Photo credits:

Photo of Gwen Bagg c. 1903, from her photo album, McCord Museum, Bagg Family Fonds, P070

Gwendolyn Bagg, “Harold Bagg, Cacouna, 1903”, McCord Museum, Bagg Family Fonds, P070, http://collections.musee-mccord.qc.ca/en/collection/artefacts/M2013.59.1.62

This article is also published in the collaborative blog www.genealogyensemble.com

Wednesday, June 21, 2017

James Avon Smith, Toronto Architect



James Avon Smith jr.
When I first came across a photograph of my great-great uncle James Avon Smith (1832-1918), the family resemblance between him and his brother (my great-grandfather) was clear. Their eyes were similar and so were the receding hairlines, while both men had bushy facial hair in keeping with men’s fashions of the day.

Where James’ talent as an architect and artist came from, however, is not so evident. His own father and grandfather were teachers and his brother, John Murray Smith, was a banker. James’ career stood out on its own, and his influence can still be seen in Toronto today.  
One of the most important buildings he designed was Knox College, a High Victorian Gothic style building completed in 1875 on Spadina Crescent.1 Over the years it has been used as a seminary, military hospital and medical research laboratory, and it is now undergoing a major renovation to add a new wing onto the original Presbyterian seminary. As of September 2017, Knox College will house the University of Toronto’s faculty of landscape, architecture and design.2  

Born on April 22, 1832, James Avon Smith was the fifth of the seven surviving children of James Avon Smith senior and Jane Tocher.3 His father was assistant schoolmaster in MacDuff, Banffshire, Scotland. His grandfather, Alexander Tocher, was schoolmaster at Macduff for 67 years. His mother died in 1838, when James was just six, shortly after the birth of my great-grandfather, John Murray Smith.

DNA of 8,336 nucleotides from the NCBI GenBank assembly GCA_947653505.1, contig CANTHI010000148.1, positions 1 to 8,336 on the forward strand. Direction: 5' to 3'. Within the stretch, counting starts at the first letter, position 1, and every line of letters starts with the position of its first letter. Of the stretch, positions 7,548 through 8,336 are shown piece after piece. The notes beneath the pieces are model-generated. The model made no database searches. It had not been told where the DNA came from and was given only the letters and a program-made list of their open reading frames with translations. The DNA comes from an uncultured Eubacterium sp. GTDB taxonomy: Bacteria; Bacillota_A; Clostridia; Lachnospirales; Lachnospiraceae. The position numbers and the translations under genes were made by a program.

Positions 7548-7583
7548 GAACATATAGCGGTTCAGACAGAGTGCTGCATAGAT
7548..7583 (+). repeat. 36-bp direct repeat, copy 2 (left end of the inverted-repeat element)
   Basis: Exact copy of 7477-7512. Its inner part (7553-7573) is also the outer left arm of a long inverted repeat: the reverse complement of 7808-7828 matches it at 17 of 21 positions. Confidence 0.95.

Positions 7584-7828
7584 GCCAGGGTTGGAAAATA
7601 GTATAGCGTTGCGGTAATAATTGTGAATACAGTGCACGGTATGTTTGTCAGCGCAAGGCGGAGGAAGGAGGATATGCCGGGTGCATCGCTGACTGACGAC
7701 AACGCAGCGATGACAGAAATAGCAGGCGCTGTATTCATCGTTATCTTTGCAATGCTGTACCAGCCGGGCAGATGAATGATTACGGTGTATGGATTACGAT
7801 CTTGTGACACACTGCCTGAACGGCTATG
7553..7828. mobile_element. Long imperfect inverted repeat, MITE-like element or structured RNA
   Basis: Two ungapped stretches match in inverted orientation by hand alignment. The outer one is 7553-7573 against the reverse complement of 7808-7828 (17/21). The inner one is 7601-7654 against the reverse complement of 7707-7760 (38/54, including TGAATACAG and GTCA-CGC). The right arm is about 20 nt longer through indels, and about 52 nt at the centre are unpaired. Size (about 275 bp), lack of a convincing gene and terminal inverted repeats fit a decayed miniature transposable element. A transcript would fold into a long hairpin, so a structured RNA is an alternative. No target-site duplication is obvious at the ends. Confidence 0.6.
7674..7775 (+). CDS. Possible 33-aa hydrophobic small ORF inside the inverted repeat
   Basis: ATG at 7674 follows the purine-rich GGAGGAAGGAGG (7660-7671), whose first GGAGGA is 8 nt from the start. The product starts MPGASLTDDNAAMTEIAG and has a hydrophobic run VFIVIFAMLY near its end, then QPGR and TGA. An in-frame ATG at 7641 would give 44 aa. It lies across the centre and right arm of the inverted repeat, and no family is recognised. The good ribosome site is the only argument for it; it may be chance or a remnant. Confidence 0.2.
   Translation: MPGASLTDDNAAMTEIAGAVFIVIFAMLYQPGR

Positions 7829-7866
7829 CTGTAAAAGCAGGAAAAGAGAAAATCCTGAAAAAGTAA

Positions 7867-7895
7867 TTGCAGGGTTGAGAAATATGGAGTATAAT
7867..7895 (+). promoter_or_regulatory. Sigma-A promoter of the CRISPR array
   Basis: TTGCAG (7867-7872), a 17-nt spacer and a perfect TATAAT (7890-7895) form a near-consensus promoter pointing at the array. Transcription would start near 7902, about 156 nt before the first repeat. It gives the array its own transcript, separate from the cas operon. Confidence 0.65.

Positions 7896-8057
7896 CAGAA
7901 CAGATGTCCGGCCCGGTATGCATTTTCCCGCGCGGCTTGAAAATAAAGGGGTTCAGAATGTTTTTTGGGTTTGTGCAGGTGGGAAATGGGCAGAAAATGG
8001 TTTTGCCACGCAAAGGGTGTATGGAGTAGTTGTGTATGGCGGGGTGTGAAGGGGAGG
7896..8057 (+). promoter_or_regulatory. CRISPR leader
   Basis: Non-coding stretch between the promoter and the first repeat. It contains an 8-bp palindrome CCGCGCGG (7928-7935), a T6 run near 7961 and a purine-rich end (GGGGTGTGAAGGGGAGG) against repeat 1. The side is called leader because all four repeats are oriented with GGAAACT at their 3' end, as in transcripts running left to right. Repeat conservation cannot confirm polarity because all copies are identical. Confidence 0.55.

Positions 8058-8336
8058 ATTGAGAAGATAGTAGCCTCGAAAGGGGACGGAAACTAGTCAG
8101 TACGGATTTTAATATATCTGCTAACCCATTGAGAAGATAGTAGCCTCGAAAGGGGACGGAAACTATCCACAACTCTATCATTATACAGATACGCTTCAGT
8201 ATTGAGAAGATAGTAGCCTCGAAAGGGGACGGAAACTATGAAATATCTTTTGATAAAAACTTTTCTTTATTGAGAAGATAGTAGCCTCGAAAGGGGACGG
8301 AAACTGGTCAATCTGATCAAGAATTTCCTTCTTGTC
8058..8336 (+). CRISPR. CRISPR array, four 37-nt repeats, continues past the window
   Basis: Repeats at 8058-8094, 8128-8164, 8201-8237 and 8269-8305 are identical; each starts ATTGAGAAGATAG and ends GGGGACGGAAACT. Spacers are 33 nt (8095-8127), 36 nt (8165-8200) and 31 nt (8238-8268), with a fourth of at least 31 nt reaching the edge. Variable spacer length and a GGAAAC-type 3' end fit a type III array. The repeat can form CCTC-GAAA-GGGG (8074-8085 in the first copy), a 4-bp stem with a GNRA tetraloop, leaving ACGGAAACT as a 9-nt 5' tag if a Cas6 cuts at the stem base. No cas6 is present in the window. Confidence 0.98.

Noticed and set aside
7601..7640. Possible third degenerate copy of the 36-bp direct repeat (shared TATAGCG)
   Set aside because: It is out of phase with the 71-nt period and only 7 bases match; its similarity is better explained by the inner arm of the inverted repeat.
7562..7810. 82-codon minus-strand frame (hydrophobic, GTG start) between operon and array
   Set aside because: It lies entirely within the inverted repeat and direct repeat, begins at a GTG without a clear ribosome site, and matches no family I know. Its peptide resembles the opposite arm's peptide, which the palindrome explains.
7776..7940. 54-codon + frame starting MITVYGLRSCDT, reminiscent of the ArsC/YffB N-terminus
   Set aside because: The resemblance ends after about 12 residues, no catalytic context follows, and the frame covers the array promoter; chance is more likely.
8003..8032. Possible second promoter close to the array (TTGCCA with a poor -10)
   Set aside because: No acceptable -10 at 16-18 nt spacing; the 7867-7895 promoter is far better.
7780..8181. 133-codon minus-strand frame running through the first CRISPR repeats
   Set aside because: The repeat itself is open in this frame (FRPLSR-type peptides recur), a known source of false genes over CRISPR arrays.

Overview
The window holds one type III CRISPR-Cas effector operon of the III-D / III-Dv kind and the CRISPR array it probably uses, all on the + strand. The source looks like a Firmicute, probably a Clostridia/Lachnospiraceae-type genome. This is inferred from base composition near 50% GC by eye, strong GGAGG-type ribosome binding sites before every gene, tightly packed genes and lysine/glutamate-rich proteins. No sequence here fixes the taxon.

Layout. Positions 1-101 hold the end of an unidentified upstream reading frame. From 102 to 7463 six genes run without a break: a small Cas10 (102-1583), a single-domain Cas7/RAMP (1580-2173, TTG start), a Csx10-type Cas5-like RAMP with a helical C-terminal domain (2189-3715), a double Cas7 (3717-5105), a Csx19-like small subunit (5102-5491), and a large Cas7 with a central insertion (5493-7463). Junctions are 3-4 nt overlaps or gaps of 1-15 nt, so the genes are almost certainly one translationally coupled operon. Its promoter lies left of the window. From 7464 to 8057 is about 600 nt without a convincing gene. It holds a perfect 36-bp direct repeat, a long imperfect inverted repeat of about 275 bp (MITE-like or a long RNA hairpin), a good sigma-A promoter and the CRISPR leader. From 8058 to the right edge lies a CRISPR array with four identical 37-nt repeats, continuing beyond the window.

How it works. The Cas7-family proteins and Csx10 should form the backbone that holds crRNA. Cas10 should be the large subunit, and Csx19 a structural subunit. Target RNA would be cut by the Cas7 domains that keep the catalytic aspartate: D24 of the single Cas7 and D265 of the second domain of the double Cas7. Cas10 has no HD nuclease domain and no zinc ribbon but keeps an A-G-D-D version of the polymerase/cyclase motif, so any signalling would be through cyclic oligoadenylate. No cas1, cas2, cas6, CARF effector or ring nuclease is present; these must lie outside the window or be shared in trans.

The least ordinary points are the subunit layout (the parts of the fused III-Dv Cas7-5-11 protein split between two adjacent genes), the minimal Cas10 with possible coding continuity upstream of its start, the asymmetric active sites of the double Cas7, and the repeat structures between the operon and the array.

According to family lore, James Avon Smith senior left Scotland in 1848 with three of the children, including son James, sailing aboard the Marmion. The rest of the family followed a few years later, settling in Toronto where James senior taught classics at Toronto Academy and Knox College. 

James junior apprenticed with architect William Thomas and briefly worked in partnership with John Bailey. He was in solo practice between 1860 and 1870, then formed a partnership with a former student, John Gemmell. They worked together for more than 40 years.

Smith designed nearly 100 churches in the Toronto area. Among the ecclesiastical projects he undertook with John Gemmell were Berkeley Street Wesleyan Methodist Church, Zion Congregational Church and College Street Presbyterian Church. Other projects they designed included the National Club on Bay Street (1874), the Don Brewery on River Street and the Noble Block on Queen Street West (1888).4



Many of the buildings he designed have been torn down to make way for more modern structures, but the city of Toronto has recognized several as heritage properties. Among them is his own family home at 84 Woodlawn Avenue East, which is still known as the James Avon Smith House.5 James purchased the property in 1874 and designed the Gothic Revival style house a few years later. At first he rented it out, but it was his family home from 1886 to 1896. He then moved to 81 Woodlawn, a semi-detached house he also designed. 


Besides being a sought-after architect, James was also an artist. He was an active member of the Ontario Society of Artists and a charter member of the Royal Canadian Academy, serving as treasurer and secretary-treasurer of the latter organization for many years.6